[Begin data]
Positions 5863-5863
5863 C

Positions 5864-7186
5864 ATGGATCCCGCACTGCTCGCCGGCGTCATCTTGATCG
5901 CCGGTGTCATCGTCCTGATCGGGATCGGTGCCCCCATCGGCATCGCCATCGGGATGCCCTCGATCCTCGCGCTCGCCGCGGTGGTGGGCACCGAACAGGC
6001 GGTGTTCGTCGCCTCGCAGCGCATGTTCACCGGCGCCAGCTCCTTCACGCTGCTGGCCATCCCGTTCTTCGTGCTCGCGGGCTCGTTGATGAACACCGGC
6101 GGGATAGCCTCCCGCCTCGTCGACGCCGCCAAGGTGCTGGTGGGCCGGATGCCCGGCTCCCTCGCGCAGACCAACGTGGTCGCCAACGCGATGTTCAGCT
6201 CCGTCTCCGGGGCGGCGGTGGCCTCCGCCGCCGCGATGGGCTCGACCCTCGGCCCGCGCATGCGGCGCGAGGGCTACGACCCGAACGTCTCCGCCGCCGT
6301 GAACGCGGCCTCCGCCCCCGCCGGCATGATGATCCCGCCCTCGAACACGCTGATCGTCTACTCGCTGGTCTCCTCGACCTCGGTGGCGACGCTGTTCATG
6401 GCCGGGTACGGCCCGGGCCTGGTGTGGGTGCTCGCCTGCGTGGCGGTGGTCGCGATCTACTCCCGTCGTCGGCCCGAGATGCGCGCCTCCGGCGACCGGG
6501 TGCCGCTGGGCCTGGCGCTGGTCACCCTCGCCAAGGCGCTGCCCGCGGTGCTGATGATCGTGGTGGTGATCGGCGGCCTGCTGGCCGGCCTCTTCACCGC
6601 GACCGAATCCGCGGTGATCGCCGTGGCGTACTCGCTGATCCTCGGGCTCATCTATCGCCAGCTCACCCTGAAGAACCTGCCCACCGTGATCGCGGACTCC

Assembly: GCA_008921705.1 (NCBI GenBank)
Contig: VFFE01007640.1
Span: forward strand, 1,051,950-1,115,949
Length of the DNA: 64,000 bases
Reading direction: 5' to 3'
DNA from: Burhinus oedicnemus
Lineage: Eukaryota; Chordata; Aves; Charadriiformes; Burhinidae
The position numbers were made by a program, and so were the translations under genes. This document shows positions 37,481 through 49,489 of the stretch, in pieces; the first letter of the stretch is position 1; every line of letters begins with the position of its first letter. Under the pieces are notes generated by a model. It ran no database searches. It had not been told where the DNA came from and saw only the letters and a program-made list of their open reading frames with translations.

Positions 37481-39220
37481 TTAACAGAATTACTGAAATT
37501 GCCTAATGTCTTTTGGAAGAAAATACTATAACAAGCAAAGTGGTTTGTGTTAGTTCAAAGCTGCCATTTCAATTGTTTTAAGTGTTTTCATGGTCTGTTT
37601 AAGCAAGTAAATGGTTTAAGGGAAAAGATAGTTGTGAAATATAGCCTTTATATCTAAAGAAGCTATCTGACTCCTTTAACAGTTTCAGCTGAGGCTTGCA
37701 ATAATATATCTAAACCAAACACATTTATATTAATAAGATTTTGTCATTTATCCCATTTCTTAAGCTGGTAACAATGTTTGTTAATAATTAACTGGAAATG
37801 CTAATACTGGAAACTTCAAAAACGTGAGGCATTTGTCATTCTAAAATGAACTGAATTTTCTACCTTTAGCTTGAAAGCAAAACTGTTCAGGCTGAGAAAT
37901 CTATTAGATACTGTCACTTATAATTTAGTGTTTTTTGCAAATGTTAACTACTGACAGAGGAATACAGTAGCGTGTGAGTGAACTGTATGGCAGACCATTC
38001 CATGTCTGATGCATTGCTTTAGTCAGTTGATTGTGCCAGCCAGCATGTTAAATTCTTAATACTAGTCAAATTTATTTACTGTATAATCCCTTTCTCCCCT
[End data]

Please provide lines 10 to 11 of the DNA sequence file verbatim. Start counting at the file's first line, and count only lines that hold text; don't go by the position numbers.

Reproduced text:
6401 GCCGGGTACGGCCCGGGCCTGGTGTGGGTGCTCGCCTGCGTGGCGGTGGTCGCGATCTACTCCCGTCGTCGGCCCGAGATGCGCGCCTCCGGCGACCGGG
6501 TGCCGCTGGGCCTGGCGCTGGTCACCCTCGCCAAGGCGCTGCCCGCGGTGCTGATGATCGTGGTGGTGATCGGCGGCCTGCTGGCCGGCCTCTTCACCGC